Dr Adam Watkins

Research Fellow 

School of Life and Health Sciences
Aston University
Aston Triangle
B4 7ET

Tel: +44 (0)121 204 5040
Room number:  MB649

Office Hours: 9am - 5pm

Research Group

Cell & Tissue Biomedical Research 

A Watkins
Dr A. Watkins

I graduated from the University of Sheffield in 2000 with a B.Sc in medical biochemistry, before beginning a Ph.D within the research group of Professor Tom Fleming at the University of Southampton. Here, my research focused on the sensitivity of the mouse pre-implantation embryo to in vitro culture and transfer manipulations, mimicking aspects of human Assisted Reproductive Techniques (ART). Our research was the first to demonstrate that the culture and manipulation or pre-implantation embryos resulted in significant changes in offspring cardiovascular and metabolic homeostasis.

Following completion of my Ph.D, I undertook two post-doctoral positions with Professor Fleming. During this time, I investigated the impact of a maternal nutrition on offspring phenotype, observing that a maternal low protein diet (LPD), fed exclusively during mouse oocyte maturation or pre-implantation development, resulted in significantly altered offspring postnatal growth, cardiovascular and metabolic homeostasis, vascular function, adiposity and behavioural profiles.

In 2011, I was awarded a University of Nottingham Advance Research Fellowship, allowing me to begin my investigation into the impact of paternal nutrition on gamete maturation, epigenetic status and adult offspring phenotype. Following on from this, I was awarded an Aston Research Centre for Healthy Aging Research Fellowship in 2014. 

2000 - 2003.  Ph. D. entitled ‘The environment of the early embryo and its effect on development and postnatal life’.
                 University of Southampton. UK.

1997 – 2000. B.Sc. Medical Biochemistry. University of Sheffield. UK.

2014 -     Aston Research Centre for Healthy Ageing Research Fellowship. Aston University, School of Health and Life Science.

2011 - 2013    University of Nottingham Advanced Research Fellowship. University of Nottingham, School of Biosciences. UK.

2003 - 2011     Post-doctoral researcher. University of Southampton. UK.

2012 - 2013    Guest lecturer on the University of Nottingham’s M. Med Sci course in Assisted Reproductive technology.

2005 - 2011     Guest lecturer on the University of Southampton, School of Biological Sciences
                      ‘Cellular and genetic aspects of animal development’ undergraduate course.

The development of adult-onset non-communicable diseases such as diabetes, obesity and cardiovascular disease are associated typically with adult lifestyle characteristics including sedentary behaviour, malnutrition and smoking. Studies in humans and animal models have however, identified strong associations between adult cardiovascular and metabolic disease risk and environmental perturbations experienced during early development. My own studies in the mouse, have shown that a maternal gestational low protein diet (LPD, 9% casein) fed exclusively during pre-implantation embryonic development (first 3.5 days of gestation) affect adult offspring growth and adiposity, behaviour and cardiovascular and metabolic regulation.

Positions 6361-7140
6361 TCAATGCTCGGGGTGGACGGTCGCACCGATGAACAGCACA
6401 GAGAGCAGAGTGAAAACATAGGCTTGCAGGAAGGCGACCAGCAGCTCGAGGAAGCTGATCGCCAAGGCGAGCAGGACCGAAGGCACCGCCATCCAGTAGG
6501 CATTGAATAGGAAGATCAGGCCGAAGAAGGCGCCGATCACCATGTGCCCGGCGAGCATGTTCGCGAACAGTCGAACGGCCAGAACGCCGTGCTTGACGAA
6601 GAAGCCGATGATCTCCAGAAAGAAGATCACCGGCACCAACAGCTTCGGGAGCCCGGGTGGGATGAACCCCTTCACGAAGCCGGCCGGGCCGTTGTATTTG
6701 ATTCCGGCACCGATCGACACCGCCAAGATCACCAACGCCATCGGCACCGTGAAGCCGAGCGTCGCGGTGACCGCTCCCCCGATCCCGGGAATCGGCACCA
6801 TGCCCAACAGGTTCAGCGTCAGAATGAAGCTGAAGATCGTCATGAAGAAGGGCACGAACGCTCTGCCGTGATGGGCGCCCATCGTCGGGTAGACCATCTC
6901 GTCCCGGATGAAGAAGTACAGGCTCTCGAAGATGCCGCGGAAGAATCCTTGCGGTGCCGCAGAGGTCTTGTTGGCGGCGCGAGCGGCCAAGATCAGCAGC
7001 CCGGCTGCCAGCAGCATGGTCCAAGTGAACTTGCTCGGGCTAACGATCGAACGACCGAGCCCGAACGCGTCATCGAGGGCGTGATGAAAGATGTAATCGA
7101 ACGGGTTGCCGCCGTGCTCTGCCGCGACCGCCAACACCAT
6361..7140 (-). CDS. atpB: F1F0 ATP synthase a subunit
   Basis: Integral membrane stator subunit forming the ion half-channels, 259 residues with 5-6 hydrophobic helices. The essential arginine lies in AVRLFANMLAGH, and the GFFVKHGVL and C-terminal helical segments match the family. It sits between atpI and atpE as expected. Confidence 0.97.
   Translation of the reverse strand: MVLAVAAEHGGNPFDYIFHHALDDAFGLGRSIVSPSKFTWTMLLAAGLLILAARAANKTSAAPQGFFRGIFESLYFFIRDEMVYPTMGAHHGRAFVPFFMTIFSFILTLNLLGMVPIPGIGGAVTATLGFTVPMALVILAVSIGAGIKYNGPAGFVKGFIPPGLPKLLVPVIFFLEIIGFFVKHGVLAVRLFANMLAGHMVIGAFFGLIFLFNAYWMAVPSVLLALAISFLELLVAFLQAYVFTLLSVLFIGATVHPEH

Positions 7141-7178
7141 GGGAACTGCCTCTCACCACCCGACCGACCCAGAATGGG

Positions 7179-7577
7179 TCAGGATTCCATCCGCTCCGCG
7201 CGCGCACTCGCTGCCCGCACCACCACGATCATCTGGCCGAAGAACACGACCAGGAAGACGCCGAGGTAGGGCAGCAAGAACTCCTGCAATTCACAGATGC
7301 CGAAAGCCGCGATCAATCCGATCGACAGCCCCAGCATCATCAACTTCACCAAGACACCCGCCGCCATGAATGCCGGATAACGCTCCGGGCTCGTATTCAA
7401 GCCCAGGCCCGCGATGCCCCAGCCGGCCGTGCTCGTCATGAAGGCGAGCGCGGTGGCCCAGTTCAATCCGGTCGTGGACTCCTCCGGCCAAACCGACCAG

Whilst the developmental consequences of manipulating the maternal environment has received significant analysis, the impact of paternal physiology and nutrition on the programming of adult-offspring cardiovascular and metabolic health remains largely under-investigated. My most recent studies have extended the well-established rodent maternal LPD model to determine the impact of paternal nutrition prior to conception on adult-offspring cardiovascular and metabolic phenotype. Whist paternal LPD had minimal effect on stud fertility, sperm from LPD fed males displayed global DNA hypomethylation and induced altered uterine responses in mated females. Adult offspring from LPD fed males, developed adult hypotension, elevated adiposity (total fat mass) and serum TNF-α levels, impaired glucose tolerance and vascular dysfunction when compared to offspring from the control normal protein diet fed stud males.

Therefore, my current research aims to understand better (i) the separate role of sperm and seminal plasma in offspring health programming; (ii) the consequences of altered DNA methylation for sperm function and post-fertilisation development and, (iii) the impact of ageing, both in the stud male and offspring, on sperm development and the progression of ill health in the mouse.

  2014:                                                                                                                                                                          The American Journal of Physiology:Heart and Circulatory Physiology published a blog discussion regarding our manuscript       http://ajpheart.podbean.com/e/paternal-low-protein-diet-and-adult-offspring-health-in-mice/

 2013:                                                                                                                                                                     Several press releases and articles were issued in response to my presentations at the Society for the Study of Reproduction (SSR) 46 th Annual Meeting, Montreal. Canada.





2011    Co-applicant for a Society for Reproduction and Fertility Academic Scholarship Fund (£9700).
2011    University of Nottingham Research & Knowledge Transfer Board award (£5000).

  • Member of the Society of Reproduction and Fertility (SRF)
  • Member of the British Society of Developmental Biology (BSDB)

Recent Publications